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You think so?

I spent about 30 on (IIRC) two Tournament Packs, and a pair of preconstructed decks, all from Onslaught, and used these, and some trading with people, to produce a pair of decks which have been winning most of the games I've played.

Okay, I'm not about to win a tournament with one, but I am beating decks Alex put together from rather more favouable circumstances.
It should probably be pointed out that my decks tend to be wacky, kooky, weird, or idiosyncratic, but not necessarily effective ;-)  --AC
I've since noticed this effect, when playing against more highly tuned decks... (Hence generally with a fun inner combo, and so on, but less amusing randomness, which I like. cf MTG: Magnetic Web) I still beat them reasonably often, but I've been using something slightly more effective to do so. Just as fun, but admittedly not entry level. -- TheInquisitor

Admittedly, I was a new player only in the sense of not having any cards - I had played before years ago (and rather badly, having looked at the deck I used then), and a few times at GamesEvening since then, but still... I was completely out of date as regards /EnvironmentKnowledge (Madness? What's that?), and didn't have access to my old decks (I have since raided them, but didn't use all that much).

So, is 30 an unreasonable barrier to entry? Considering that I could have done the same for a single deck for about 15 to 20, I have to say that it's cheaper than most comparable hobbies. Certainly, it's comparable with non-collectable card games (Illuminati is retailing for 30 these days!) and board games (30 gets you a fully functional two-player game, after all).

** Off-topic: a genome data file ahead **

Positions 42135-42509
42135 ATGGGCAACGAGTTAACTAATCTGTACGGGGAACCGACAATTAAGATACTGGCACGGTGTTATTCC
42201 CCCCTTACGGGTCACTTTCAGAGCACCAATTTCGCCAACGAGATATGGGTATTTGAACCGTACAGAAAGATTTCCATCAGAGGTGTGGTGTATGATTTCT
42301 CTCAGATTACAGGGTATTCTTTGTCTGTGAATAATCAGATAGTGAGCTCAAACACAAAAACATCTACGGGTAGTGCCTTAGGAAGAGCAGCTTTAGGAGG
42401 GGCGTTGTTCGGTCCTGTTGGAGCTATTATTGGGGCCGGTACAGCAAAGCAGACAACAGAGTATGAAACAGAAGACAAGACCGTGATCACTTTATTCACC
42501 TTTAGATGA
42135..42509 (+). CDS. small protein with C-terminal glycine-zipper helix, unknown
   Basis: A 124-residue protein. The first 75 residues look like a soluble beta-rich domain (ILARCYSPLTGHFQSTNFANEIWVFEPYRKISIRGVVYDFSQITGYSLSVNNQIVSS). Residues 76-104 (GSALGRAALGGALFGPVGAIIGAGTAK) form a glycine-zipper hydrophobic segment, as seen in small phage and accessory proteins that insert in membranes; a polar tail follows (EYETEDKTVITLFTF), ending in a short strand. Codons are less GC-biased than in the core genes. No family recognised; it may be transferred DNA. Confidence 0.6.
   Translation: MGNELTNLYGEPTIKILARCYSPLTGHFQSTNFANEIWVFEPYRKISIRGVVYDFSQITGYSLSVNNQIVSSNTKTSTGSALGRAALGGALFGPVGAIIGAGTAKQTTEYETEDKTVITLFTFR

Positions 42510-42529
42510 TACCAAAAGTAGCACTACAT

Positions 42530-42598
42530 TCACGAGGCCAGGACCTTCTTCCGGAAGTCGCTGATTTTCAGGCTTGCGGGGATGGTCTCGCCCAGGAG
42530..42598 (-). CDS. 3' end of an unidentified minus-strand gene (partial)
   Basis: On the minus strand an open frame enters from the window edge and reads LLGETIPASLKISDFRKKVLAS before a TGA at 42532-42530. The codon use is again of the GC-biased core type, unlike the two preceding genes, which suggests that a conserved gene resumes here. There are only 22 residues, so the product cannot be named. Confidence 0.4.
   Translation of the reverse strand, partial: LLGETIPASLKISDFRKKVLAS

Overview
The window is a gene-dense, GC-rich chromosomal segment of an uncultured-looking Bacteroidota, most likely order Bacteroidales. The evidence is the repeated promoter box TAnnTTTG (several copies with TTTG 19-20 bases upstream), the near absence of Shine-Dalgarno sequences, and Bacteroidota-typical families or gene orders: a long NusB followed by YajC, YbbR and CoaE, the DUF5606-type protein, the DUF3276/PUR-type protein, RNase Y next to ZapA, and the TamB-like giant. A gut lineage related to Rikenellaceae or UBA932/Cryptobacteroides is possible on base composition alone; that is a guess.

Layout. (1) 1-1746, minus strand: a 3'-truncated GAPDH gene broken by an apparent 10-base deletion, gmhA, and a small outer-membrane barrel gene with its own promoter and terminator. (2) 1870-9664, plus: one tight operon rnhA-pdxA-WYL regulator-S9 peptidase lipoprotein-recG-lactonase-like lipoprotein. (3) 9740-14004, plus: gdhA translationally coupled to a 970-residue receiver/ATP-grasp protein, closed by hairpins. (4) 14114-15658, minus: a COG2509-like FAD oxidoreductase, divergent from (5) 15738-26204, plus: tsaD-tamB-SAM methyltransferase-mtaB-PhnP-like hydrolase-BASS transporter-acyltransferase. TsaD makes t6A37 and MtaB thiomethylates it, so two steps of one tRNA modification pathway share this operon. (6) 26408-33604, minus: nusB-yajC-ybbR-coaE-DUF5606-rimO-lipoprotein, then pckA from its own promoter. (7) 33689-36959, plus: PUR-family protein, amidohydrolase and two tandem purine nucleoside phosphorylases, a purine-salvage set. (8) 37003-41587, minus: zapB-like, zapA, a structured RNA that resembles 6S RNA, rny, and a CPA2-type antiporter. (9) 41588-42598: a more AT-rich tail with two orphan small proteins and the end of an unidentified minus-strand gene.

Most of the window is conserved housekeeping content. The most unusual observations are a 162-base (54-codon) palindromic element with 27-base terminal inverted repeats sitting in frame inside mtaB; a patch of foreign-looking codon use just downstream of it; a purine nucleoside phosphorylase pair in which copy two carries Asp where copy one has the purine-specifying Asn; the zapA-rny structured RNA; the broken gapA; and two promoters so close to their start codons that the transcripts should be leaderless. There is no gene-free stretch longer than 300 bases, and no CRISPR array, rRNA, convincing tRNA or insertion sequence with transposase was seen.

True, this would have worked less well if I'd not had a few people around to trade with - but that doesn't change my conclusion: The biggest barrier to entry is finding other people who already play, or are also starting.

That is to say, no worse than any other reasonably serious game.


I find it curious that you're talking about entry into the game in terms of buying cards (although that's a perfectly sensible definotion for the Wizards' marketing department).  The players I've introduced to the game tend to use my decks for quite a while before getting cards of their own (if they ever do).  Of course this gives me an advantage in that they know very little about the deck I'm using but I know every card in it, conversely it gives me an opportunity to balence things by giving them a better deck than what the rest of the field is playing (assuming the rest of the field is low enough power for my upper end of decks to top it).

Yeah - we probably ought to refactor that into one of the sub-pages again.  --Vitenka (cost to play is only one of the barriers)
On a side note - the preceived cost is a major barrier, perhaps moreso than the actual cost.  And there's the players who know they're gonna drop a tonne of cash on the game if they start playing.  Plus your method require a player to have more than one decent dack built at a time.  (Which isn't that unusual, but neither is it always true.)  --Vitenka (PPPPS. Playing draft is by far the most cost efficient way to start playing.)

AlexChurchill: I tend to agree.  I think Vitenka proposed the following barriers to new players:


The potential spend if someone gets into the game is higher than a number of other serious games.  But the financial barrier to entry doesn't compare badly at all, as TheInquisitor said just above.